Shipping containers, emergency departments of the future?
In the race to contain the COVID-19 pandemic, designers are creating innovative solutions to help hospitals around the world expand their emergency services. Annie Reid reports.
Designed in Italy, CURA (Connected Units for Respiratory Ailments) is a worldwide healthcare solution with the first CURA pod successfully built and installed at a temporary hospital in Turin, one of the world’s hardest hit regions.
CURA pod design elements
Built from a 20-foot intermodal shipping container and repurposed with biocontainment equipment, the CURA pods are quick-to-deploy, plug-in intensive care units (ICU) that act as self-isolation wards to safely treat patients affected by COVID-19. Each pod contains all the medical equipment needed for two ICU patients, including ventilators and monitors, intravenous fluid stands and syringe drivers, with an extractor to create indoor negative pressure.
They work autonomously and can be promptly shipped to any location around the world. Furthermore, the inflatable unit can be used to connect more than one pod to create multiple modular configurations, either in proximity to a hospital or as a self-standing field hospital.
Race against time
CURA was conceived and built in four weeks by a global task force including international design and innovation office, Carlo Ratti Associati, and Italo Rota, supported by the World Economic Forum with sponsorship from UniCredit.
“In less than three weeks we received inquiries from hundreds of organisations and professionals from all over the world,” the CURA team says.
As a result, several more units are now under construction around the world, including the UAE and Canada, and CURA has developed as an open-source initiative with all tech specs, drawings and design materials available online as an opportunity to encourage new testing for international design collaborations.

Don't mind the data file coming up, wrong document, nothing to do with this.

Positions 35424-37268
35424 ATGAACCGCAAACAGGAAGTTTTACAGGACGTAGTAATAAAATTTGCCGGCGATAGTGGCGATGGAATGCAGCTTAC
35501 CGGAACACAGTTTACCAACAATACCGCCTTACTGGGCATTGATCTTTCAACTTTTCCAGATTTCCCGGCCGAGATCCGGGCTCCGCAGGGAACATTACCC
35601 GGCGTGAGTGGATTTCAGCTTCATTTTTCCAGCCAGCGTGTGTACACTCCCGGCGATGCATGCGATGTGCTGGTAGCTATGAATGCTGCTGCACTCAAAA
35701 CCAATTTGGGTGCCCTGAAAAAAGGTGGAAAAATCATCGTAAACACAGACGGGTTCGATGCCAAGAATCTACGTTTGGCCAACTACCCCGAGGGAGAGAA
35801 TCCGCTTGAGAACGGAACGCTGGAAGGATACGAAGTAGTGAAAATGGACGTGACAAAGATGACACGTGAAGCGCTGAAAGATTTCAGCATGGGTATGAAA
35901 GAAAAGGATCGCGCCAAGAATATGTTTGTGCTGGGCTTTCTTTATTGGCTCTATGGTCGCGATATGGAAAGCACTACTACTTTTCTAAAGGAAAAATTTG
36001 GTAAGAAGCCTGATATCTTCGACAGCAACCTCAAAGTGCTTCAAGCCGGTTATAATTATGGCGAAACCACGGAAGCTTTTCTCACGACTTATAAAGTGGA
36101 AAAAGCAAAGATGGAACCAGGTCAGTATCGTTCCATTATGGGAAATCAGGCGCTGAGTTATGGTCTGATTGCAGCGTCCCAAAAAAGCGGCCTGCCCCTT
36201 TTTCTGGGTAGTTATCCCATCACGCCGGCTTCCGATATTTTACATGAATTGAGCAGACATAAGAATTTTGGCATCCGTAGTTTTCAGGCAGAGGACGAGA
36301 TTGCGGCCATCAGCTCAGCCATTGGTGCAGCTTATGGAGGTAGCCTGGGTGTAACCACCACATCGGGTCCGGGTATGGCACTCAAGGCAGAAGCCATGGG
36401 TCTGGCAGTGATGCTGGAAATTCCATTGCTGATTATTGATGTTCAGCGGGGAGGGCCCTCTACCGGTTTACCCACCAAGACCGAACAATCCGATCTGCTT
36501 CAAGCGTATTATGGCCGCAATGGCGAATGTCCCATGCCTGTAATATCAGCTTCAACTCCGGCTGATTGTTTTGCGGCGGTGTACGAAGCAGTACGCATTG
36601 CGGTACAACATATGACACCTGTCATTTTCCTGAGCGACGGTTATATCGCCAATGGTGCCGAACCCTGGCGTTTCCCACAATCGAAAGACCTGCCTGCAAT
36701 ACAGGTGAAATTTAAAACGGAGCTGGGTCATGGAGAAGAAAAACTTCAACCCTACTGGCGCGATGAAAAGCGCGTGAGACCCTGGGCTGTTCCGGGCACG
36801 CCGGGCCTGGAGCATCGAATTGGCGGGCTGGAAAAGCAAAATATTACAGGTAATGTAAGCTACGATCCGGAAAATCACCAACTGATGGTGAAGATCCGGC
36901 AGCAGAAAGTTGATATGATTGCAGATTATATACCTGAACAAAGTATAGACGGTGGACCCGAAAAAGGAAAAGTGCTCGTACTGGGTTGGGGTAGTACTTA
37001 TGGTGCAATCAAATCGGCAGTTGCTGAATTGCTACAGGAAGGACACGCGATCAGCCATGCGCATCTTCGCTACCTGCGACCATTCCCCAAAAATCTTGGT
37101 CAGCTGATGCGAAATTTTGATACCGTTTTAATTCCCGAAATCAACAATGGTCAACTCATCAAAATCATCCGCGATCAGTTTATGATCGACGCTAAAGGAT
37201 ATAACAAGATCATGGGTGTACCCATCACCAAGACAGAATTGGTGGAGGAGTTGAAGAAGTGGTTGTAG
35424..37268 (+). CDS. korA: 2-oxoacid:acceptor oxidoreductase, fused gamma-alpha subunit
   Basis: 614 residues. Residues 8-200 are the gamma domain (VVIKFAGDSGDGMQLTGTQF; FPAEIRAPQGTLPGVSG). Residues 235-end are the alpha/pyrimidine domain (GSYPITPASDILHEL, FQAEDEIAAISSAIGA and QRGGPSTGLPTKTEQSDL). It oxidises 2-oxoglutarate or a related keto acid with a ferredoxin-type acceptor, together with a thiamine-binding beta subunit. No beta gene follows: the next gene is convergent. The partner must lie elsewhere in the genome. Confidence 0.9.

“We have received several messages of interest from manufacturing firms and medical suppliers in Australia, as well as people there being interested in developing the open source design,” the CURA team says.
A global collaboration
In conversation with health sector leaders at Billard Leece Partnership (BLP), Australian designers are benefiting from the online collaboration and ideas shared around the globe.
“Building on the theme of the ‘pop up hospital’, we can look at how we can adapt this theme locally to suit our situation, both now and in the future,” director, Tara Veldman, said.
Associate director, Tonya Hinde, added: “Education and transparency is key in health – being focused on preventative infection control measures rather than being reactionary, which may be too late. “So, design solutions perhaps shouldn’t just consider the short-term reactions but be educational and ongoing. How do we design to flex up and down? How do we assist in the preventative measures?”
Director, Mark Mitchell said: “Australia is already culturally attuned to quarantine given strict rules to protect agricultural industries and ecosystems, as well as pioneering services such as the Royal Flying Doctor service overcoming the challenges of being remote from caregivers.”
Regardless of how the pandemic will unfold, it’s expected more ICUs will be needed internationally over the next few months. Solutions such as CURA will create strong opportunities for designers around the world to plan for future pandemics and help health care environments to better respond.
Article by Annie Reid